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RAY SUAREZ: Finally tonight, what’s going on with the markets? Weeks of heavy losses, four days of big gains beginning last Wednesday, a big loss of 219 points on the Dow yesterday, and a bump up today of 239 points. Joining us is Gretchen Morgenson, financial writer and columnist for The New York Times. Well, in normal times, Gretchen, a multi-hundred-point move is a big story all on its own, but what are we to make of five days of it?
GRETCHEN MORGENSON: Well, I think that the reason this is getting everyone’s attention now is that the S&P– the Standard and Poor’s 500 Index, which is the index that most people own through their mutual funds if they do own Index funds– has been even more volatile than the NASDAQ, which, you know, has been traditionally the extreme volatility index. So people are really noticing this and are probably a little distressed by it. But we have had the up moves so they are certainly appreciative of the move up rather than the move down, but I think the volatility shows that there is… there really are sort of two different very well-argued points of view about the economy and about the future for the stock market. And there’s sort of a tug-of-war going on between those two points of view.
RAY SUAREZ: But wouldn’t that mean a market that’s sort of treading water, waiting for a very clear direction in earnings and the value of these companies?
GRETCHEN MORGENSON: Well, yesterday you had the stocks down 200 or so. Today they’re up 200. So, you know, between those two days, right, you really do have sort of a wash. Now luckily we have bounced off a low that we had in September and early October. So there is a camp that believes that we have seen the lows, have seen the bottoms and that this is the beginning of another rally or a sustainable rally, but there are also very well reasoned arguments for the economy is not turning around. I think people are just extremely confused and don’t really know how to react and how to plan.
RAY SUAREZ: Economic data comes out in dribs and drabs so there will be a number one morning that everyone seems to seize on. Housing numbers were very good today, but it was announced this week, also, that manufacturing was still in decline. How does a market set a direction off of what sometimes seem to be very conflicting numbers?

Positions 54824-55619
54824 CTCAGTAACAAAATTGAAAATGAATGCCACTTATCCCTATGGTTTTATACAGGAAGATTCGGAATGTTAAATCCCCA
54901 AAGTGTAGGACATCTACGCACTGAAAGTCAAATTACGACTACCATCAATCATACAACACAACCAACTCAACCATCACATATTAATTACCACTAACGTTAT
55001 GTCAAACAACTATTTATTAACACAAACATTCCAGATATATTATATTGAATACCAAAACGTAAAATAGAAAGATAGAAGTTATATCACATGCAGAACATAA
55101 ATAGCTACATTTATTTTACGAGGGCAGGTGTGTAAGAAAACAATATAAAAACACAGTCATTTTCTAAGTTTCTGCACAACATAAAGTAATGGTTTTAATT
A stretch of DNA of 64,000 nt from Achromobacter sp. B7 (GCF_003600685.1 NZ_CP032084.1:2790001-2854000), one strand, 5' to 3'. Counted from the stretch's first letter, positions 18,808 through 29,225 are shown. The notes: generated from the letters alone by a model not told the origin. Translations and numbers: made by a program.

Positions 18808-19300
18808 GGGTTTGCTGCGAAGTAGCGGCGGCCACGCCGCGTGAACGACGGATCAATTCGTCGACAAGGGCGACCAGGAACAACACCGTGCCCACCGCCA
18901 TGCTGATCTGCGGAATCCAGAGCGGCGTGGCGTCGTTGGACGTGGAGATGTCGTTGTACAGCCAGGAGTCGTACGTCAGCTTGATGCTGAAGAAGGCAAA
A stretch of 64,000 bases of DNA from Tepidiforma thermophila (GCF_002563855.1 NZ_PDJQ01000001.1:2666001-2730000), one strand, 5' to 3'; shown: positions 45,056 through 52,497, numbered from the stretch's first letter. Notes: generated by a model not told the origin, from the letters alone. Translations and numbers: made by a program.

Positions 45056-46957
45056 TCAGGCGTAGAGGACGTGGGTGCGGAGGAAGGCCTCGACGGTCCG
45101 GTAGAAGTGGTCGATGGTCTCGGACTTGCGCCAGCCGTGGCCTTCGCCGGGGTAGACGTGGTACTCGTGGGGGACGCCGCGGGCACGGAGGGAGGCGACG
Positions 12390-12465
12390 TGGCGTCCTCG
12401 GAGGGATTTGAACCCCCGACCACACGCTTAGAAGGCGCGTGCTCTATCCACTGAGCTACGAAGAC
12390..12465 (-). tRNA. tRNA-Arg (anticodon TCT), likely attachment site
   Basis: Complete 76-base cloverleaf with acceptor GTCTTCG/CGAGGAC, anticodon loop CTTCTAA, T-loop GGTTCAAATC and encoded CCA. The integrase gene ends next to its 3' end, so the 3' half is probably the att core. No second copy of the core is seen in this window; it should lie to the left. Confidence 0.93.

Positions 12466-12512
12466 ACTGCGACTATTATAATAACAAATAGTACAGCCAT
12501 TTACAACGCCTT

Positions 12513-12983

GRETCHEN MORGENSON: Well, we’ve seen a strong consumer and the housing market has been strong. Those are sort of the strong legs of the stool. The weaker aspects have been, as you point out, manufacturing. Certainly telecom equipment continues to lay off people — very disturbing. So I believe what investors who want to buy stocks but are not want to see is strength on the manufacturing side too, strength in technology spending, come back into the market. Then you’ll really have a reason to go out and buy stocks. Now this week the numbers just came out for the mutual fund outflows and inflows. And in the week ending Wednesday there were net redemptions in stock funds of $4.2 billion, so people are still selling.
RAY SUAREZ: And getting out in many cases at lower prices than they got in. When people anticipate new buyers coming into the marketplace and bidding up the indices, where is this money going to come from? Wasn’t a lot of value simply evaporated over the last year- and-a-half of trading?
GRETCHEN MORGENSON: Trillions, as a matter of fact. There is a lot of cash on the sidelines waiting for the right moment, whatever they feel that is, to come into the market. Certainly mutual funds do have cash. So there is money to be, you know, put to work. But I think that you still have to work off this incredible wealth destruction that people have endured since March of 2000. This is now the third year that stock prices have been down, that people have had a down year as investors. And that’s a difficult triple whammy as it were to come out of.
RAY SUAREZ: The indices, all of them are still way, way down from their highs. How many weeks of one direction or another before you can really safely say one market is on this kind of course? It really looks like something that you could, without fear of contradiction, call a trend?
GRETCHEN MORGENSON: Wow — if I knew the answer to that, I think I wouldn’t have a day job. I’d just be investing. But I do think you need to see more than four or five days. While it is nice to see these up moves, people are sort of in more of a “show me” mood particularly coming off the brutal September and third quarter that investors had. If you’ve opened your statement for your 401(k), your eyes were probably popping out at how bad the numbers were. That’s a difficult thing to change.
RAY SUAREZ: Gretchen, thanks a lot.
GRETCHEN MORGENSON: Sure.